Cecil was still building ten years later when John DACKOMBE wrote: "I beseech your Lordship to forbear building". He had spent the equivalent of 6 million pounds in five years, most of it on Hatfield House. But John succeeded in balancing his books. In his will Cecil recommended John to his son: "in mine own estate I have been overthrown by large expense and lack of care if he had not been". (Did Cecil really say this - remembering that John penned the will himself under dictation fro Cecil on his sick bed?).

John DACKOMBE also set about building his own fortune. After Cecil's death, he wrote to Cecil's son, the Earl of Salisbury, to defend himself against slander. He claimed to have gained Cecil's estate of 35,000, and added: "I was not ignorant how to augment myne owne estate that  knew how to advantage their Lordships so much". John was knighted by James I in June 1616 and appointed Chancellor of the Duchy of Lancaster, which was a  be cvlucrative post; money could be made in ways that would now be considered corrupt, but were normal at the time. But before he could enjoy the fruits of his ambition, John was taken ill and died of a "lethargy or drowsy disease" in January 1618 aged 48.

At his death he held Wormeswell and Vowells in Motcombe, Moones Part of Hendstridge Somerset, Combe Farm in Abbotscombe, lands in Okeden, Madistone College in Kent, the Rectory of Colbyin Lincoln, lands in Thirsk and elsewhere in York, copyhold land in West Ham, lands in Pawlesbury, tenements in the Savoy, lands in Derby, and the manors of Templecombe, Abbascombe, Endeston, Henstridge, Whitchurch and Horton Ferrers in Somerset and Wilts. Not for the lad from Motcombe, whose father Richard was assessed for a mere 2 of land in the Tudor subsidy of 1594.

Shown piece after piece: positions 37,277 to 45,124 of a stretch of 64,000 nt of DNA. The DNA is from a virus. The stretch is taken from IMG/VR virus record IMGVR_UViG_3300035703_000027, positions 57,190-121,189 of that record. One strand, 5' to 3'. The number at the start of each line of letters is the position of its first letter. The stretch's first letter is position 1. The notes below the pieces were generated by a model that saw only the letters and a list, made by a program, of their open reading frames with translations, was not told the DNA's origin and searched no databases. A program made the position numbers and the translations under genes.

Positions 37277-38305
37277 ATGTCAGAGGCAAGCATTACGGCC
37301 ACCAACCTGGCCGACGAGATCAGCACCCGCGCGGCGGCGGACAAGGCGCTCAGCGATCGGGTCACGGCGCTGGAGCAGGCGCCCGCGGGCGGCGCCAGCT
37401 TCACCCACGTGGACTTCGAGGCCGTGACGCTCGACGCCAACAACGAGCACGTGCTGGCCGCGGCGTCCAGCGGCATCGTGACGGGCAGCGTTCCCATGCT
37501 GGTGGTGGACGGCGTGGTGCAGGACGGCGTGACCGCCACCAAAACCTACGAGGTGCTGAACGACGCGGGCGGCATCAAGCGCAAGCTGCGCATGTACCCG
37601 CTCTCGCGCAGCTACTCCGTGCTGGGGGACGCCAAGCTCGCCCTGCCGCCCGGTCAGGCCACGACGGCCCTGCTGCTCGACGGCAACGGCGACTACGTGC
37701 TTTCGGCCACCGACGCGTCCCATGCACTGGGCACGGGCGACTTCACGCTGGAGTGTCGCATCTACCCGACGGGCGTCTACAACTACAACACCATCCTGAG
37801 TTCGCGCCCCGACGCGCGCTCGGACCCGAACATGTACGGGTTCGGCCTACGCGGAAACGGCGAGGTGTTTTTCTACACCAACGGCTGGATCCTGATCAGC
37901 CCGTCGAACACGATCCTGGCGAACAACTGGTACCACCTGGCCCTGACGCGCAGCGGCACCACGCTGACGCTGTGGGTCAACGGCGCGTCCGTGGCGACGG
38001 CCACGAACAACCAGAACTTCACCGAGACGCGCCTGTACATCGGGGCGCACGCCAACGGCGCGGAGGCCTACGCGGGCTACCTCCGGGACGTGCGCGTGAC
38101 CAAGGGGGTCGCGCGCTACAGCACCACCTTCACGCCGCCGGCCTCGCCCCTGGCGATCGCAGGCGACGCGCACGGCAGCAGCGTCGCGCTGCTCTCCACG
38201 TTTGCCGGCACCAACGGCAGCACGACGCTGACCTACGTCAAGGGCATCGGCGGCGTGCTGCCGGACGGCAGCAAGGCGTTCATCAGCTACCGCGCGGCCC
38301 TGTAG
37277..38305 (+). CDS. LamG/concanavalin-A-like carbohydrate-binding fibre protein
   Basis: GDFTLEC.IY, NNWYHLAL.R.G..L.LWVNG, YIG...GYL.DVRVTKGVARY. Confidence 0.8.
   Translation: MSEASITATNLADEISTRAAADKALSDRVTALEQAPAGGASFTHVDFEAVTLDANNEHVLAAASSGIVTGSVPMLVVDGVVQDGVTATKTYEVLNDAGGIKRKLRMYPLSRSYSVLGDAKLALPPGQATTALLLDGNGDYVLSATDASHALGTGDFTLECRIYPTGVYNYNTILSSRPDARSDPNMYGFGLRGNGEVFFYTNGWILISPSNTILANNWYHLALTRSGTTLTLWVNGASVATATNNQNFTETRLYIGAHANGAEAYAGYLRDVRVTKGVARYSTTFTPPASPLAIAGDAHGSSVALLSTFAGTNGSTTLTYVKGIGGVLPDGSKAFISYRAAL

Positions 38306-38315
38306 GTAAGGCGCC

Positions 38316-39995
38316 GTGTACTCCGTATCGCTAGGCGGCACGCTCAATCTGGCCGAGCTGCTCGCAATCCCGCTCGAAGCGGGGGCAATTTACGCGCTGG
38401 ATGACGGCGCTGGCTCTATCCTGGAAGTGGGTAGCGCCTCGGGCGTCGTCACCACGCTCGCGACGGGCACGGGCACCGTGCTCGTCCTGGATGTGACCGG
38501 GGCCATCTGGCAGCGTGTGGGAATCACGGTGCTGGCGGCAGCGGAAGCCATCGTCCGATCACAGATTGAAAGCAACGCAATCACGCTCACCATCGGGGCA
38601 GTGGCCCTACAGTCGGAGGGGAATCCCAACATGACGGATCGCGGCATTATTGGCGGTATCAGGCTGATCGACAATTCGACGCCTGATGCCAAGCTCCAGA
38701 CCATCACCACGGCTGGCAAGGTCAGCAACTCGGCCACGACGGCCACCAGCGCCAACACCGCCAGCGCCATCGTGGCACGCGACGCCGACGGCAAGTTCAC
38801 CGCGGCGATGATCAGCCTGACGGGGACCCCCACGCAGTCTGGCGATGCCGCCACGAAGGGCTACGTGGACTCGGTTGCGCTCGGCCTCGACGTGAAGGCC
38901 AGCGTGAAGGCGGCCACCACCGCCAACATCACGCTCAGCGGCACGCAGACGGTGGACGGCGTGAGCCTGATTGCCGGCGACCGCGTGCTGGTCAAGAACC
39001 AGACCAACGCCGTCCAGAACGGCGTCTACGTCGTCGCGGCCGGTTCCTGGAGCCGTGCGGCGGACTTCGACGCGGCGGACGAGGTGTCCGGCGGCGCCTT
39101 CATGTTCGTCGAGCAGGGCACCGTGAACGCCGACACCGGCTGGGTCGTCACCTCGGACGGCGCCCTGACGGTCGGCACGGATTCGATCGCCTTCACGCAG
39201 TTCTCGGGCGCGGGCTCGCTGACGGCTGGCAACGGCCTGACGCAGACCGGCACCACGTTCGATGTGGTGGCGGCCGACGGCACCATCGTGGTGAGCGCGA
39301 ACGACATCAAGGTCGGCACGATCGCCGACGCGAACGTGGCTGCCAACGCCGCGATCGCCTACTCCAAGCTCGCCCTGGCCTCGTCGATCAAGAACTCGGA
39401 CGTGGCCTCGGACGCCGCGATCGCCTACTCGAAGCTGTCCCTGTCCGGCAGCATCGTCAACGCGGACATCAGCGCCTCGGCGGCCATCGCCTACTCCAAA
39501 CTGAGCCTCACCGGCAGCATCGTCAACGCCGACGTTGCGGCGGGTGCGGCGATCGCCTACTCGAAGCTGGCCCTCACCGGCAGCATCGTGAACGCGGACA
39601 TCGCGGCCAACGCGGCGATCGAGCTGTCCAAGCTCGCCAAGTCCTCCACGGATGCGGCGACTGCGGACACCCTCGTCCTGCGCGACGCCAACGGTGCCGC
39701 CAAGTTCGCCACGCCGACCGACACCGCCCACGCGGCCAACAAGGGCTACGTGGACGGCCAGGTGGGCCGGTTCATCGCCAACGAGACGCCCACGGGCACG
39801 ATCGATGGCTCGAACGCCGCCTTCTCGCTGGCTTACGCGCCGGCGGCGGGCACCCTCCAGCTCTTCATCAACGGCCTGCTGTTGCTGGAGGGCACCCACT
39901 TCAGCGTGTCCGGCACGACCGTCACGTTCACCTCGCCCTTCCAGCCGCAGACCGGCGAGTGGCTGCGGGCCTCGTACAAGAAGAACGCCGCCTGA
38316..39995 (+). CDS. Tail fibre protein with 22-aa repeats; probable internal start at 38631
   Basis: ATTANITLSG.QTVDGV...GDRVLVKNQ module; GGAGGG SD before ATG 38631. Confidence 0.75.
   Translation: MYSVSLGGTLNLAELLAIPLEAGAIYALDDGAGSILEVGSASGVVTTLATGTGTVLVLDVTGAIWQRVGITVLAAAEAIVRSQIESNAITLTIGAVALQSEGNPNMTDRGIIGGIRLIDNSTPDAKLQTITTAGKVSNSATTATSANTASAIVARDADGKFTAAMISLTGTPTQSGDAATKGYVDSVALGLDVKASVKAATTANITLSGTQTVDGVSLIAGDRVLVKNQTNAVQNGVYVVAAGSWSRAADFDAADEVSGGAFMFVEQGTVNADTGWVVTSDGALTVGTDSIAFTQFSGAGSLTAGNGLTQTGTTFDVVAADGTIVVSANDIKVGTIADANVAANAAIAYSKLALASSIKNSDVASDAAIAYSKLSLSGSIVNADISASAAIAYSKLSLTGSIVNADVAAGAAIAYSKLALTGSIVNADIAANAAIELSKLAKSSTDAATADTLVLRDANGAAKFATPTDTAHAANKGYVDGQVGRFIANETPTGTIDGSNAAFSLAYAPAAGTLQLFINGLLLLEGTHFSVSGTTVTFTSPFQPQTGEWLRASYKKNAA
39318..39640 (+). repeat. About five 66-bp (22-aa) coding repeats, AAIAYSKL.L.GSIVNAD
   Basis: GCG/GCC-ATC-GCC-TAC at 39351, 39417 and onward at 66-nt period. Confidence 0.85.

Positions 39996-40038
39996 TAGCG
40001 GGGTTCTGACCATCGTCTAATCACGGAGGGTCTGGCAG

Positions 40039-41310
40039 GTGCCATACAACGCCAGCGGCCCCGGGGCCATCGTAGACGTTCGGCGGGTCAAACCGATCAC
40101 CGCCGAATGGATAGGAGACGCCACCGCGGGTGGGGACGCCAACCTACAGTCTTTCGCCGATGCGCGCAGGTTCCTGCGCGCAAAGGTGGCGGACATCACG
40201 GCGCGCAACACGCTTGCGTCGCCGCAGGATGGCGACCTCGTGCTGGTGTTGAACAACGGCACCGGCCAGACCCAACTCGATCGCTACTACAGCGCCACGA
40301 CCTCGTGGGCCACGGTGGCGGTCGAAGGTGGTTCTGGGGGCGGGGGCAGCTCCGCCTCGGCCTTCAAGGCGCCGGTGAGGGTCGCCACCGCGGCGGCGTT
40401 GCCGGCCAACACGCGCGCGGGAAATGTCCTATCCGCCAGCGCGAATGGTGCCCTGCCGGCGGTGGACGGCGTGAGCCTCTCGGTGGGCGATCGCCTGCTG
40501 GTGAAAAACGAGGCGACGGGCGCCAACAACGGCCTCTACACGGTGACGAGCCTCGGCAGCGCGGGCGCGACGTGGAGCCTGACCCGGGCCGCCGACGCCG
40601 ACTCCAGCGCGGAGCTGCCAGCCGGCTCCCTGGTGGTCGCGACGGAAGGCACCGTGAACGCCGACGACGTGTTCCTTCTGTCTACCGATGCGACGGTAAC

Richard's lands in Motcombe were granted away in January 1605 probably because of his death aged about 65. He had two other sone, William and Nicholas, and four daughters, Joan (m PENNEY) Frances (m YONGE) Dorothy (m ESTMONT) and Amy (m DIRDOE). Nicholas married Melior MOHUN/MOONE, the daughter of Sir John's wife by her first marriage - a complicated relationship.

With the death of Sir John, the family fortunes wained as quickly as they had grown. He had borrowed money to pay for his deals and owed eight thousand pounds at death. His brothers Nicholas and William were soon in financial difficulty and William died in the Fleet prison for debt.

The Dackombe families of Steepleton and of Corfe Castle are well documented. But the branch to which Richard of Motcombe belonged is not. 16th Century or earlier DACKOMBE/DACKHAM references would be welcomed. An article in Notes and Queries for Somerset and Dorset, March 1995 describes Sir John's career and what I then knew of his origins. Since then, the relationship of the various families have been further clarified. Details on my website www.btinternet.com/~surrey.hypno/Genealogy and the  subject of a future article.

Dr Geoffrey Mann
Bay Trees, Burnhams Rd
Little Bookham, Surrey KT23 3AU